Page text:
Sunday, November 29, 2020

Gory glory


Matthew 27:33-37 / Mark 15:22-26 / Luke 23:33-34 / John 19:17-27…

The beauty in this brutal scene can only be seen with spiritual eyes. In this cruel context we see the wickedness of men, but we also see the wonder of Jesus. They continued to mock Him and even now the priests still want to marginalize Him (John 19:19-22). Yet in the midst of this savage and shameful torture Jesus was thinking about others.

He thought about the pain we all experience because of sin. They offered Him something that would ease the pain a little (Proverbs 31:6), or perhaps shorten the agony (Psalm 69:21). But He did not take it, choosing instead to experience the maximum amount of pain. Jesus was giving testament to the vicarious nature of the Atonement for sin.

He thought about how sin blinds us in ignorance. And Jesus said, "Father, forgive them, for they know not what they do." The Bible doesn’t describe His agony, only man’s misery. He knew that we are often aloof to the sin, sorrow, and suffering that is right in front of us. Men often look to gain off of the misfortune of others.  But Jesus was fulfilling the plan of God (Psalm 22:18).

He thought about His Father’s mission for Him. The irony of the inscription above His head is that even as they mock Him, they are identifying Him correctly. The charge against Him was that He claimed to be the King of the Jews, the Messiah, the Son of God, and it’s true.  He is paying the penalty on the cross for the crime of being who He really is.

He thought about His mother, making provision for her. He was thinking about you, making the only provision for salvation you have, and the only one you need (Hebrews 2:3 / Acts 4:12). 

Saturday, November 28, 2020

Correct crying


Luke 23:27-32…

But turning to them Jesus said, Daughters of Jerusalem, do not weep for me, but weep for yourselves and for your children. Jesus is pointing to the future. What He was experiencing was indeed a tragedy, but Jerusalem would soon experience its own tragedy. Things will be so bad that blessings such as children will be seen as curses, and people will be wishing they could just die rather than have to go through this experience.

For if they do these things when the wood is green, what will happen when it is dry? Green wood still has the sap in it, and the moisture prevents it from burning well. Dry wood has been cut and aged so that it burns very easily. The point Jesus is making is that if the Romans are willing to sanction such injustice and put an innocent man like Him to death, what will they do to the Jews, and what will happen to Jerusalem, when the Romans no longer see them as relevant?

Jesus wants them to consider the rising tide of evil sweeping through Jerusalem. What will happen to Jerusalem is a picture of what hell will be like. Accordingly, people should be concerned for the multitude of souls who face the danger of eternal damnation because of the sin in their lives. This is always the big issue, the eternal state.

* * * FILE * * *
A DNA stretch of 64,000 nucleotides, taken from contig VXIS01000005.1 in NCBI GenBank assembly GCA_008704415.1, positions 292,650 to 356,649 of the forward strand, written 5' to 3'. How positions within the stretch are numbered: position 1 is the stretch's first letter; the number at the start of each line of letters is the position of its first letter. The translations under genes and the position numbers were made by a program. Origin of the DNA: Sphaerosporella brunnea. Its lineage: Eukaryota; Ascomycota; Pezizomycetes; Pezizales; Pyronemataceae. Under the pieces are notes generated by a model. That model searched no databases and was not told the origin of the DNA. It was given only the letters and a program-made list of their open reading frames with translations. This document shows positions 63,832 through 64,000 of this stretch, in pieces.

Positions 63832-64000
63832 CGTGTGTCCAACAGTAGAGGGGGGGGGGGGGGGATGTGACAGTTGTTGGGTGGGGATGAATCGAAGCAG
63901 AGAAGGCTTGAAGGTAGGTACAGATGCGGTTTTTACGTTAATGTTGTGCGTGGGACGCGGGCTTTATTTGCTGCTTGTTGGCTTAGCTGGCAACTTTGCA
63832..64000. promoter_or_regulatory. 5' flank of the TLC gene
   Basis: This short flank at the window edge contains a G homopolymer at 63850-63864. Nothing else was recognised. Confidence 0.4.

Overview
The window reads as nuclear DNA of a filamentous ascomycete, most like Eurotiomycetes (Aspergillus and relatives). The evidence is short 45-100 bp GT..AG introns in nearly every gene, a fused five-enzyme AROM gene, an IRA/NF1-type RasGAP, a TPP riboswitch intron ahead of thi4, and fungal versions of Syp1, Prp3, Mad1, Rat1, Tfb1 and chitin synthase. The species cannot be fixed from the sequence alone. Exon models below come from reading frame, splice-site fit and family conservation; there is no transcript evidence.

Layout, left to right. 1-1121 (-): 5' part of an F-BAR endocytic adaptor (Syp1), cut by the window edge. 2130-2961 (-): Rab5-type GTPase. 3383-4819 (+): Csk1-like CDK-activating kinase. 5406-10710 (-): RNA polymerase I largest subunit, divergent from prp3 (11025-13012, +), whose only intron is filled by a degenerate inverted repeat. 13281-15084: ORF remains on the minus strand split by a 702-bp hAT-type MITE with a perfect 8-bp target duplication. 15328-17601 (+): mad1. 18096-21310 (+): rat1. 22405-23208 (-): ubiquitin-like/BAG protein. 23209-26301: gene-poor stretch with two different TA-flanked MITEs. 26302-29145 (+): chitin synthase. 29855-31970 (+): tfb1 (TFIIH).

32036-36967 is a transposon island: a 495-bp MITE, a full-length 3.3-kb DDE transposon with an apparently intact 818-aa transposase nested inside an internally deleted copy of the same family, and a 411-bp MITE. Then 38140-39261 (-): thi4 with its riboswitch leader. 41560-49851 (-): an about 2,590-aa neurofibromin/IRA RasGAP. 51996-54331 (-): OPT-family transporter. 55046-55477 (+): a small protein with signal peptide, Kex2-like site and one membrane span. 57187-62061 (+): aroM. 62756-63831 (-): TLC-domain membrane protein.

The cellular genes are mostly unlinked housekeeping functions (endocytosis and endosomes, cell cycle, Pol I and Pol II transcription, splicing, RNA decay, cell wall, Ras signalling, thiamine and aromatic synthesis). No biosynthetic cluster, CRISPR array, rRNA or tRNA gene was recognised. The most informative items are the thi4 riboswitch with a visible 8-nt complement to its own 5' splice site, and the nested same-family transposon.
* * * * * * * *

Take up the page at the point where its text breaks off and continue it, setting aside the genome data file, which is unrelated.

Certainly, it isn’t wrong to cry about catastrophe or weep over injustice. But our most correct cries are not about the personal tragedies we can see but the permanent tragedies that we can’t yet see. Christians are supposed to be compassionate, but with an understanding that temporal tragedy is nothing compared to eternal destiny. Do you cry out to the Lord for souls to be saved?

In the end, and as always, God will do what is right. For now, what is right for us to do is to weep for the lost, warn them of the judgment to come, witness to them of Jesus, and hopefully, by God’s grace, win them to Christ.

What are you crying about? Don’t just weep, but warn, witness, and win. Do that, and make your cries count. 

Friday, November 27, 2020

Bearing the burden of honor


Matthew 27:32 / Mark 15:21 / Luke 23:26…

And they compelled a passerby, Simon of Cyrene, who was coming in from the country, the father of Alexander and Rufus, to carry his cross. We see this scene and are reminded of how God will providentially arrange a bystander to become one of His followers, intimately bearing the burden of knowing Jesus.

Of course, this burden was actually a glorious honor for Simon. We can also infer that his family came to a saving knowledge of Christ (cf. Romans 16:13). 

Honoring others has a lasting effect, especially as it pertains to our brothers and sisters in Christ. But think about the text here and realize that it can be quite the burden when honoring means we have to help bear another’s shame.

It may be a hard thing to take, but your brothers and sisters in Christ are worth it because Jesus has made them so. No matter their shame. We are one with the Lord and one with each other (1 Corinthians 6:17). They are a part of you (Romans 12:5). We are called to honor them (Romans 12:10), and we help do that by helping them bear their burdens (Galatians 6:2).   

When Christians are beaten, bare, burdened, and broke, this is when you can be like Simon. When the world would mock, spit on, and curse them, we can honor them (1 Corinthians 12:23). A maturing mind will realize that taking up our cross at times means we are carrying someone else’s burden, and enduring their shame, as well.

In honoring others, we serve men to the glory of God.